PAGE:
BikeWheel SizePriceSuggested AgeSeat HeightFrame MaterialTire TypeBike weightBrake?Multiple colors
12 months +
Wishbone 2-in-1 Original12″$19912 months – 5 years11″-18″WoodAirNoNo
18 months +
Strider Classic12″$9018 months – 5 years11″-16″SteelFoam6.7 lbsNoYes
Haro Z1010″$10918 months- 2 years11″-17″SteelFoam8.8 lbsNoNo
Strider Sport 1212″$11918 months – 5 years11″-16″SteelFoam6.7 lbsNoYes
Eastern Bikes Pusher$13012″18 months- 4 years10.75″-17″AluminumFoam4.6 lbsNoYes
FirstBike Basic12″$13018 months (with lowering kit) – 3 years12″-18″CompositeAir7.7 lbsYesNo
Cruzee12″$14918 months – 4 years12″-18″AluminumFoam4.2 lbsNoYes
Early Rider Lite12″$15018 months – 3.5 years11.6″-15″WoodAir7 lbsNoNo
Yedoo Too Too12″$15918 months – 3 years12″-18″SteelAir8.4 lbsYesYes
FirstBike Street12″$16018 months (with lowering kit) – 3 years12″-18″CompositeAir7.7 lbsYesYes
FirstBike Cross12″$16018 months (with lowering kit) – 3 years12″-18″CompositeAir7.7 lbsYesYes
Strider Pro12″$16918 months – 5 years11″-16″AluminumFoam5.3 lbsNoNo
FirstBike Racing12″$18018 months (with lowering kit) – 3 years12″-18″CompositeAir7.7 lbsYesYes
Woom 112″$19918 months – 3 years10.8″-15.7″Aluminum
/Steel
Air7.7 lbsYesYes
Islabike Rothan12″$19918 months – 3 years11.5″-15.5″AluminumAir7.7 lbsYesYes
2 years +
Glide Mini Glider12″992 – 4 years12” – 17.5”AluminumAir8 lbsYesYes
Muna12″$1102-4 years13″-18″SteelAir11.8 lbsYesYes
Burley MyKick12″$1192-3 years12.5″-15.5″SteelAir11 lbsNoYes
Stampede Scamper12″$1302 years – 4 years12.5″-17.5″AluminumAir10 lbsYesYes
Haro Z1212″$1392.5 – 4 years12.5″-18″SteelAir11 lbsNoYes
Kiddimoto Super Max Junior12″$1402 – 4 years13.4” – 17.7”AluminumAir9 lbsYesYes
Yedoo Too Too12″$1592-4 years12″ – 18.1″SteelAir8.5 lbsYesYes
Specialized Hotwalk12″$1702-4 years13.5″-17″AluminumAir8 lbsNoYes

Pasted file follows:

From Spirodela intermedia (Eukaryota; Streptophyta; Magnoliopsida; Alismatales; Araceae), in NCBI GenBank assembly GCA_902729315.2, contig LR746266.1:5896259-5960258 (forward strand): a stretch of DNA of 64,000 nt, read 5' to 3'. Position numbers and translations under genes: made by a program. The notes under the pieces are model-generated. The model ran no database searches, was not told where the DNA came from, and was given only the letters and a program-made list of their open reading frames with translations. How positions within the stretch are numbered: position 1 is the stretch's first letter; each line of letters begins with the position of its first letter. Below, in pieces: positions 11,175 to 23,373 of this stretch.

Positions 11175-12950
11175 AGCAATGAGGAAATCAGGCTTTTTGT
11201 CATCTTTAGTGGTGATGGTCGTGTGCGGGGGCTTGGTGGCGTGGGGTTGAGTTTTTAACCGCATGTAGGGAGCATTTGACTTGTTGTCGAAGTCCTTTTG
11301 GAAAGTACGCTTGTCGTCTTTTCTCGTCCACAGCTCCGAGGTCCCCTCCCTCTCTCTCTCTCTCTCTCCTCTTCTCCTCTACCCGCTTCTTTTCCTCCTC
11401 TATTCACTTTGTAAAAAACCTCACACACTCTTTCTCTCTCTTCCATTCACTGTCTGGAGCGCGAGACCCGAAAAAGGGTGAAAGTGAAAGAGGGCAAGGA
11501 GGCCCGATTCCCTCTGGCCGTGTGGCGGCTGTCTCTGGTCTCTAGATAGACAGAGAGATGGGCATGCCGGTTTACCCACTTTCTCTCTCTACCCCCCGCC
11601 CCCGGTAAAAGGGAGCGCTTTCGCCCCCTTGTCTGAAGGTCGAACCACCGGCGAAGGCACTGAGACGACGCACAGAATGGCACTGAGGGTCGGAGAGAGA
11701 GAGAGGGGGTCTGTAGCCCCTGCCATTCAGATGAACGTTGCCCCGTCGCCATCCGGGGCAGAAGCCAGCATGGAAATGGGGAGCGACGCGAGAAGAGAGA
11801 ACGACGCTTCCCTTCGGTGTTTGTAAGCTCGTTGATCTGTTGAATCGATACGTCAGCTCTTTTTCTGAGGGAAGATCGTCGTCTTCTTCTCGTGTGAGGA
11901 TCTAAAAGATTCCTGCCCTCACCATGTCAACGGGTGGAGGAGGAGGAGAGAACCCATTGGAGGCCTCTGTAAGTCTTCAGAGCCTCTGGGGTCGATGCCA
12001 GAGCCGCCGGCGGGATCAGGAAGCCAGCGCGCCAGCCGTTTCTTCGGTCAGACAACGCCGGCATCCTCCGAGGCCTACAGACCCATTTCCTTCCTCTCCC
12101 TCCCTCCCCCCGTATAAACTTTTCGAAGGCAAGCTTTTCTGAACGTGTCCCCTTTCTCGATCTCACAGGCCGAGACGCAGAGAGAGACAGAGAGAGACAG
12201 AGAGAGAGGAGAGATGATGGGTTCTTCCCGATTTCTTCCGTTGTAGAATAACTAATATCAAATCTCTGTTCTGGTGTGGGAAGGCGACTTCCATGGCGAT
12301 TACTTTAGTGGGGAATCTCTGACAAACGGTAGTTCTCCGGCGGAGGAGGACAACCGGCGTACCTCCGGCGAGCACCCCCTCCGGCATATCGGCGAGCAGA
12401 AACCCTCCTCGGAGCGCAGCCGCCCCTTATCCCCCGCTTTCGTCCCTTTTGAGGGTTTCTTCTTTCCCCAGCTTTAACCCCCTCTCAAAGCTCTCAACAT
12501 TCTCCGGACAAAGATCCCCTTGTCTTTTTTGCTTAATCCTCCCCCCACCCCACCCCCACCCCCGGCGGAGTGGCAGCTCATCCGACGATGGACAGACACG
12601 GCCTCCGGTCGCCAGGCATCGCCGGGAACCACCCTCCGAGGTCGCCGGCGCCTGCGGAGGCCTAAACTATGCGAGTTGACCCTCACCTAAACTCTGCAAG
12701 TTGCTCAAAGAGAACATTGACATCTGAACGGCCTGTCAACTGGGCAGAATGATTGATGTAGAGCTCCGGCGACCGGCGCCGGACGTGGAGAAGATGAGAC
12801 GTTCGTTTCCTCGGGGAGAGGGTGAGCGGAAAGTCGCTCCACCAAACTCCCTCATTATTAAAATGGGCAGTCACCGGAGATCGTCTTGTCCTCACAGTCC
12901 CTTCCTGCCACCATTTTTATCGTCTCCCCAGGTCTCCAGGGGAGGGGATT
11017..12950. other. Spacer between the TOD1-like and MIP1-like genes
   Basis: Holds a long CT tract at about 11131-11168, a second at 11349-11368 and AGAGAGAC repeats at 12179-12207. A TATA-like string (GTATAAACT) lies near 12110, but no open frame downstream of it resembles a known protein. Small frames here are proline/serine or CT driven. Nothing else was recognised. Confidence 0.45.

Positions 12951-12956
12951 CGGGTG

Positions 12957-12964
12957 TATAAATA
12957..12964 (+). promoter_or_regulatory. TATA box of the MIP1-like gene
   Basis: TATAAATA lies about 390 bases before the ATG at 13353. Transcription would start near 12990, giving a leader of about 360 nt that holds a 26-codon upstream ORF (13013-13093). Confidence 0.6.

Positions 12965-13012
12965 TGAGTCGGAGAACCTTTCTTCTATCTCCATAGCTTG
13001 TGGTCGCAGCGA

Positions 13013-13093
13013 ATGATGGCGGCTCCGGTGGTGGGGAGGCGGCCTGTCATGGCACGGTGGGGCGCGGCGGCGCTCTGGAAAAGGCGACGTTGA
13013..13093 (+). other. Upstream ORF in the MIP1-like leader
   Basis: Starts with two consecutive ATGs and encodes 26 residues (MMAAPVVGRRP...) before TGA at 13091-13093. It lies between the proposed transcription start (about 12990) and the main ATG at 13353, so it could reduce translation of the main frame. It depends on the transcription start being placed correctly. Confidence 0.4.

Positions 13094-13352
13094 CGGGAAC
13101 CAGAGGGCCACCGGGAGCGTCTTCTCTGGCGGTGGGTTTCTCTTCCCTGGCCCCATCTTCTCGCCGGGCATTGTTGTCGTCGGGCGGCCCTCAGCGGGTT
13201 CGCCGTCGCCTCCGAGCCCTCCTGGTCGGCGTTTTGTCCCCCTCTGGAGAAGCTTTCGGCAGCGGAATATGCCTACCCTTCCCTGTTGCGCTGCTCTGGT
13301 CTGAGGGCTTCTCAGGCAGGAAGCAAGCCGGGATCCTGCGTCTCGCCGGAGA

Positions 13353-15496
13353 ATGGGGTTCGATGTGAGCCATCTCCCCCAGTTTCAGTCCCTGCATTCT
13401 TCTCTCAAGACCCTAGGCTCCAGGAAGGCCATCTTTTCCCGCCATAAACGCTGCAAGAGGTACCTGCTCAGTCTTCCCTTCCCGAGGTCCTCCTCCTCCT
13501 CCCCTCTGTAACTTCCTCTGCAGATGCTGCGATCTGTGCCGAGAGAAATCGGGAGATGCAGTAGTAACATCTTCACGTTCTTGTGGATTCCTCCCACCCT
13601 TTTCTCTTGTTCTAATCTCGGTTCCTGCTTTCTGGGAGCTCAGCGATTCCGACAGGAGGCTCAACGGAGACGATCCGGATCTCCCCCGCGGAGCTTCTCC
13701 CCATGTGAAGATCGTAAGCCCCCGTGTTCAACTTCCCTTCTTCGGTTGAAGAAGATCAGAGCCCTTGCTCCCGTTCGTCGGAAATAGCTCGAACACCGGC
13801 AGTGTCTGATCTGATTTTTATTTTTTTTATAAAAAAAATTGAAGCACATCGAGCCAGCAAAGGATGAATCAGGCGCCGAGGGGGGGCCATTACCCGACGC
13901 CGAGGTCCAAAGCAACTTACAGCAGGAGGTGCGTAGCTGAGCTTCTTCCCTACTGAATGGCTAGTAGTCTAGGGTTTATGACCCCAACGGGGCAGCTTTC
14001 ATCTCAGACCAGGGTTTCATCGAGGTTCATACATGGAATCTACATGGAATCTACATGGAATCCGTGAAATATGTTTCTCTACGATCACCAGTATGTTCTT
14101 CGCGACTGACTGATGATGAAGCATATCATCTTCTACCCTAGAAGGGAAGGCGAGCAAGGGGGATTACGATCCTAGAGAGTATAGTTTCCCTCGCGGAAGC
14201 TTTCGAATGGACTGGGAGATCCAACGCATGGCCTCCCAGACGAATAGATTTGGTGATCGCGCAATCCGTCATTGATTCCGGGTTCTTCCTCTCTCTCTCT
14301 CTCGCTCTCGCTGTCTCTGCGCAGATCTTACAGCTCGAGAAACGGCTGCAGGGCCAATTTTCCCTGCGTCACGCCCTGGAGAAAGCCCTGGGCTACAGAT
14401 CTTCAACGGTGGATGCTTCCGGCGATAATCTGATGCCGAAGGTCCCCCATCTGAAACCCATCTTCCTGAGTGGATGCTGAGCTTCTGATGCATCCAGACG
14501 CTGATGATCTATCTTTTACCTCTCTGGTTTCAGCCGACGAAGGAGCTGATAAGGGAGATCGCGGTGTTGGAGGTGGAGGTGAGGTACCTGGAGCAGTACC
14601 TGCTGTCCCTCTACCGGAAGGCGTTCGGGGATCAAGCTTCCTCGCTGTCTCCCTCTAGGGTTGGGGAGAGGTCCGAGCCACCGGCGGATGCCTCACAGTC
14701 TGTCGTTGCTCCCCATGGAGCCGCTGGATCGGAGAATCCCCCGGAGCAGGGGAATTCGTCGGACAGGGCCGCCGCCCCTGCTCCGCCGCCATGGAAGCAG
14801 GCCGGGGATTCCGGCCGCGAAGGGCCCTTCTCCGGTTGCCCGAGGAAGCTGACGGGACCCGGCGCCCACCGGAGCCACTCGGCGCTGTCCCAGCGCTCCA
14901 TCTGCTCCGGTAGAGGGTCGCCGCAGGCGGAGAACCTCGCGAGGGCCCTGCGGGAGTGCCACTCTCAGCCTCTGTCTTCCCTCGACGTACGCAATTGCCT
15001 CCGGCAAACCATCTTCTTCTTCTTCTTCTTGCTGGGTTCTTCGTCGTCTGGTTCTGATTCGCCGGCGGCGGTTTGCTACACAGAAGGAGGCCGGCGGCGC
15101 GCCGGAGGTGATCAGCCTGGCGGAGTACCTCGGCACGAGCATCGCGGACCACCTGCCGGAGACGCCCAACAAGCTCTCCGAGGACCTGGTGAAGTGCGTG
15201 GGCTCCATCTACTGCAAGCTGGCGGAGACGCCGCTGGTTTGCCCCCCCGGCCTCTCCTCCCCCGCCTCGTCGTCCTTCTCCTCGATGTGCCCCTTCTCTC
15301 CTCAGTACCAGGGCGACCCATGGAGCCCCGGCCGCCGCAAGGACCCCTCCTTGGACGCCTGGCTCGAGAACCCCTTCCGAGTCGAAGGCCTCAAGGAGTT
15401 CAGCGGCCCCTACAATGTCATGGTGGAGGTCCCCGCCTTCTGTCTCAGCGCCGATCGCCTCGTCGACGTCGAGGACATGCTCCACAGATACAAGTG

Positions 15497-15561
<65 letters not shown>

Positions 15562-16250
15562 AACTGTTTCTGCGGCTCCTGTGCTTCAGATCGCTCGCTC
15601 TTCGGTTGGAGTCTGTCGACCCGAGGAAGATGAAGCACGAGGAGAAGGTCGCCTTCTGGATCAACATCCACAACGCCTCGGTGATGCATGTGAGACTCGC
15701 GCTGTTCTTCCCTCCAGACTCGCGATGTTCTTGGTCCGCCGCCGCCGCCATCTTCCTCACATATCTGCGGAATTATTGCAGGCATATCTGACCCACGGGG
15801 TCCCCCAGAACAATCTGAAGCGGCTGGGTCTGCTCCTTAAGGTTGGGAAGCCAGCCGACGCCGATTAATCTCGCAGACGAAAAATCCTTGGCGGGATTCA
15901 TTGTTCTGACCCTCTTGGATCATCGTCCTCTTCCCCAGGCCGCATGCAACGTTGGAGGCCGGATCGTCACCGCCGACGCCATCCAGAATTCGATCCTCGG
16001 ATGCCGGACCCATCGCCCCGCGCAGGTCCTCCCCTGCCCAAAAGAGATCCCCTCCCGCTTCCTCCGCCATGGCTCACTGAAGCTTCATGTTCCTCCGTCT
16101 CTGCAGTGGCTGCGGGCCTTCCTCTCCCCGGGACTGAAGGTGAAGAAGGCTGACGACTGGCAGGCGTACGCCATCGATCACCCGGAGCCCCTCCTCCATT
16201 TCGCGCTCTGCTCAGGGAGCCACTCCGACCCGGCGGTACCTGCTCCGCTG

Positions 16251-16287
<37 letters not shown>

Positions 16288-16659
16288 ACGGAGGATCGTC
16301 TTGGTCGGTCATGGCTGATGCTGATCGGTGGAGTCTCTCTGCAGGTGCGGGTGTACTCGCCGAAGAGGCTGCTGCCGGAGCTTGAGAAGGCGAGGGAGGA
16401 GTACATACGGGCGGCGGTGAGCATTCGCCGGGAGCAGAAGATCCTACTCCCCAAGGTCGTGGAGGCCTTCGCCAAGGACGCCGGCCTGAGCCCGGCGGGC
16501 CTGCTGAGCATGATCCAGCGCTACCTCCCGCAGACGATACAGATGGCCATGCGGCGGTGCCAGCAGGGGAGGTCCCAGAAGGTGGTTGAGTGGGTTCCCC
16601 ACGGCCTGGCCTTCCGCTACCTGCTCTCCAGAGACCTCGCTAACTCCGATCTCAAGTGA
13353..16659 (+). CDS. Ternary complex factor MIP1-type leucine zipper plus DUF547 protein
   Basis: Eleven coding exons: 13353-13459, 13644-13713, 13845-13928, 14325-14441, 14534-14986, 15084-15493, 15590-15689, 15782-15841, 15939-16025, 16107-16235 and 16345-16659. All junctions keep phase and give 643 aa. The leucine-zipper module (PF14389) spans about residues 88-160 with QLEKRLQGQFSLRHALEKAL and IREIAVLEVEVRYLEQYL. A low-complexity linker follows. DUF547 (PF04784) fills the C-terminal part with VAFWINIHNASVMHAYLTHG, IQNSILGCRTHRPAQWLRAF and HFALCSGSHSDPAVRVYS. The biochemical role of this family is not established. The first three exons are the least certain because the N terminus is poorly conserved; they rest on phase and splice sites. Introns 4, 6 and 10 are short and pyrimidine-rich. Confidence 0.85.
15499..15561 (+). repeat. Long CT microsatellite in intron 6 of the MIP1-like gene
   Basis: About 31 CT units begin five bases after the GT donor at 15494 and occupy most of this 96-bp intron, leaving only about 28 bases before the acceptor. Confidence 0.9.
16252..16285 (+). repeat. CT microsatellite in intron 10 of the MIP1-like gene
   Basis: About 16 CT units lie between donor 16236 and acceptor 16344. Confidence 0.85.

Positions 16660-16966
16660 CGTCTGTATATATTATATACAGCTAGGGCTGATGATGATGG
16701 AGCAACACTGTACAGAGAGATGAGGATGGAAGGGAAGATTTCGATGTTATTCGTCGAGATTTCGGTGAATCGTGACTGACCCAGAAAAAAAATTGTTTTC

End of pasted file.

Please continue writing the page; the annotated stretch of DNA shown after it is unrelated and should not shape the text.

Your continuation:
Early Rider Classic12″ (rear), 14″ (front)$1752-4.5 years12″ -15.3″WoodAir10 lbsNoNo
Frog Tadpole12″$1892- 3 years13.3″- 16.5″AluminumAir9.2 lbsYesYes
Cleary Starish12″$1992-4 years12″-17″SteelAir11 lbsYesYes
Saracen Freewheel12″$1992-4 years13″-17″AluminumAir10.5 lbsYesNo
Early Rider Alley Runner12″$2102-4 years13.8″-17.8″AluminumAir7.9 lbsNoNo
Bixbi Bikes12″$2102-5 years13.8″-18.9″AluminumAir7.4 lbsNoYes
Little Big12″$2332-4 years14″-18″AluminumAir11.2 lbsYesYes
Ridgeback Dimensions 1212″$2992-5 years14″-20″AluminumAir8.95 lbsYesYes
LIKEaBIKE Jumper12″$2992- 5 years13.4″-18.5″AluminumAir7.5 lbsNoYes
3 years +
Kundo Ultralight12″$1293.5-4.5 years14.5″-17″AluminumAir7.1 lbsNoYes
Early Rider Evo14″$1753-6 years15″-18″WoodAir10.5 lbsNoNo
Ridgeback Scoot 12″12″$1803-6 years old16″-22″AluminumAir11.2 lbsYesYes
Ridgeback Dimensions 1414″$2993-6 years16″-22″AluminumAir9.95 lbsYesYes
4 years +
Stampede Charger16″$1394-6 years old16″-23″AluminumAir13 lbsYesYes
Ridgeback Scoot XL14″$2004-8 years old21″-26″AluminumAir12.5  lbsYesYes
Early Rider Alley Runner14″$2104-6 years14.7-19.5″AluminumAir7.9 lbsNoNo
Older
Strider Sport 1616″$2496-12 years19.5″-25.5″SteelAir7.7 lbsYesYes